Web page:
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By Bulbul Singh

18 Jul 13. The Indian Ministry of Defence will not give the $5 billion network centric programme, Battlefield Management System (BMS) on nomination basis to state-owned Bharat Electronics Limited. Instead the BMS programme has been put in the ‘Make India’ category under which only domestic defence companies will be eligible to compete.

Under the ‘Make India’ category only domestic companies are allowed to design, develop and produce defence weaponry and equipment and the Indian government funds the development costs up to 80 per cent. India, has so far been largely buying weaponry and equipment under the ‘Buy and Make’ category under which weapons are purchased from overseas defence companies and then license produced here under technology transfer.
The domestic defence companies which will be offered to participate in the development and production of the BMS programme will need to join hands with overseas defence companies because they do not have the fully technology. Under the ‘Make India’ category indigenous element of the system up to 50 per cent is allowed. As such nearly half of the BMS project will essentially be based on overseas inputs.

The domestic companies which are likely to compete in the programme include state owned Bharat Electronics Ltd. (BEL); Electronics Corporation of India Ltd.(ECIL); and domestic private sector majors CMC; Tata Power SED; Rolta India Ltd; Wipro Ltd.; Larsen & Toubro ro (L&T) Ltd; HCL; Punj Lloyd Ltd.; Bharat Forge Ltd.; Tata Consultancy Ltd. (TCS); and Tech Mahindra.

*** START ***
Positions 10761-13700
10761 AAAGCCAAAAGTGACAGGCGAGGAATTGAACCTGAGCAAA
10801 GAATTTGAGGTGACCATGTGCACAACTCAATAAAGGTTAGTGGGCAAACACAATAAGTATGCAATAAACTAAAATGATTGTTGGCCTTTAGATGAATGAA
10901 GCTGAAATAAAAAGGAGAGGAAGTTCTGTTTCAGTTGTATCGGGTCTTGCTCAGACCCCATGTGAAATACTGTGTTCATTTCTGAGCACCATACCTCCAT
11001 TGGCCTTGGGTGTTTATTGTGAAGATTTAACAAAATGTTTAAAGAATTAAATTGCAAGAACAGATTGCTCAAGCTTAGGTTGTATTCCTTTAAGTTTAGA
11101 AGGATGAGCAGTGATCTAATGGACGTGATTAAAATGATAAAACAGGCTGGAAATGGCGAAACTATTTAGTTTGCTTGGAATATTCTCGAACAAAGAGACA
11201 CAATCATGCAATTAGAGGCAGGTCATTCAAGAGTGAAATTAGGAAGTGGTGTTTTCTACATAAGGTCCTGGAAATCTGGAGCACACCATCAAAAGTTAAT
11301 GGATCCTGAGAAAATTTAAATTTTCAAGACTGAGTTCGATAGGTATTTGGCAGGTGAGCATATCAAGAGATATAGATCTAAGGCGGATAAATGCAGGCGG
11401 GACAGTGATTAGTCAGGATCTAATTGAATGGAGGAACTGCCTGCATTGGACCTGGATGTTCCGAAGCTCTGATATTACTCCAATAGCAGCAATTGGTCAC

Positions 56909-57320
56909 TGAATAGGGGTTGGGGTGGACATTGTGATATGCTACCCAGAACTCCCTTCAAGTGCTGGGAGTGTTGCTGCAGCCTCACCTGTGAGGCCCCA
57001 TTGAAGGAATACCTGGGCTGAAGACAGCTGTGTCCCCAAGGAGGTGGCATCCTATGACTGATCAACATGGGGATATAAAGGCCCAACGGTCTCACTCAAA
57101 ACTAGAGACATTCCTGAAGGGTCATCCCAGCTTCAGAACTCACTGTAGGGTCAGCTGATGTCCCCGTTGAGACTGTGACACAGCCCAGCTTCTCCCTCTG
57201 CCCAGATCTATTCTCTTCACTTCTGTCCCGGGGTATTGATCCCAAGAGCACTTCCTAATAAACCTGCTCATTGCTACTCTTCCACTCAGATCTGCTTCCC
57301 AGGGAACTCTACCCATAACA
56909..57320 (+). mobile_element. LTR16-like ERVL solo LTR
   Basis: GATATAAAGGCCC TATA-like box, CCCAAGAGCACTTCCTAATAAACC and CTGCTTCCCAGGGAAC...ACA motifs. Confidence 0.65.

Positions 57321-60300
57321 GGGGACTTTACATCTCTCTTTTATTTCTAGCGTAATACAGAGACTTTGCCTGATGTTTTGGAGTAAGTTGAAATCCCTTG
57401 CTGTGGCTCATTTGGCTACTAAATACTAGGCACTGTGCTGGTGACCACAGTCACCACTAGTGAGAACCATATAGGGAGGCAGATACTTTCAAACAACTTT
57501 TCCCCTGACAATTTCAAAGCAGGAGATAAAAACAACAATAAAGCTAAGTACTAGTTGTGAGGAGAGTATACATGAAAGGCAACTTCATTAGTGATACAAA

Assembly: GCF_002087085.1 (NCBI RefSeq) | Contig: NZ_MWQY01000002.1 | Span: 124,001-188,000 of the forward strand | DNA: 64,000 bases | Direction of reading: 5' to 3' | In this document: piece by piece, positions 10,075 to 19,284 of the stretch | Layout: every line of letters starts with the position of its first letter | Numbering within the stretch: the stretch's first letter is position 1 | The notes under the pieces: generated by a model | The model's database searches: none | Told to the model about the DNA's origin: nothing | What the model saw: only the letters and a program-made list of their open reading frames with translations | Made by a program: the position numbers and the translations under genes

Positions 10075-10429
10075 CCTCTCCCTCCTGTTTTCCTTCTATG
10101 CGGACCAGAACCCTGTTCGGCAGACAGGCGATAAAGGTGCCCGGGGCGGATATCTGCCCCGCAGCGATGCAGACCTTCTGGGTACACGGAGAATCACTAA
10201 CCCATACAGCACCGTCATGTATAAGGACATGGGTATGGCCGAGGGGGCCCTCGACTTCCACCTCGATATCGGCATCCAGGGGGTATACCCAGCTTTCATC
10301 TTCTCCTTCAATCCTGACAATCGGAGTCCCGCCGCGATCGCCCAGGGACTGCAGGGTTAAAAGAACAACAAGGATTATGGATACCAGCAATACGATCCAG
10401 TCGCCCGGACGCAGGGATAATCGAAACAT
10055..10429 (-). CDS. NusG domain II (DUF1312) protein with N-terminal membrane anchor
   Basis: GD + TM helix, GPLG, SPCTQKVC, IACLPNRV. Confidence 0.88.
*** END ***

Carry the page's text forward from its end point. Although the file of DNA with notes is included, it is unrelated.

The BMS system will network the infantry level personnel on the battlefield to the command headquarters and will comprise of palm top computers in the hands of individual soldiers and tactical computers at Battlegroup headquarters and in combat vehicles. Computers will be integrated employing application and database servers connected on a data enabled communication network. The system will enable generation of a common operational picture by integrating inputs from all relevant sources within a battle group.

The main aim of the project is to provide a C4I gathering integration tool supporting every level of military users ranging from individual solider to Battalion Group/Combat group command. The integration will include inputs from command and control elements, combat platforms, detachments, supporting arms, surveillance devices and headquarters, providing edge in optimization of resources.

As such BMS will comprise of Command and Decision Support Systems, Surveillance Systems, Weapon Systems, Systems to coordinate Time and Space, Information Warfare systems and in-built Operational logistic Systems. It will be operated through a high capacity Tactical Data Network.

The BMS will also receive and transmit data, voice and images from multiple sources including radars, cameras, laser range finders, ground sensors which will equip the infantry soldier on the battlefield to get access to real time information simultaneously with the Command headquarters.

The crucial aspect of the BMS will be its high mobility and its ability to network itself by integration of components to provide a high data rate. The communications must not interfere with the legacy communication equipment and should easily be retrofitted into combat platform. The communication system should optimally utilize the bandwidth available for military communications involving voice and data including video streaming and imageries. Besides, its scalability will be a salient aspect which will enable its availability to all elements and range from being man-portable to being fitted in combat vehicles.

India is looking for a customized BMS system with a diverse range of battlefield solution like terrain analysis, details of own and enemy troops, resources and capability and the weapon systems.


Last year India’s Ministry of Defense finalized two

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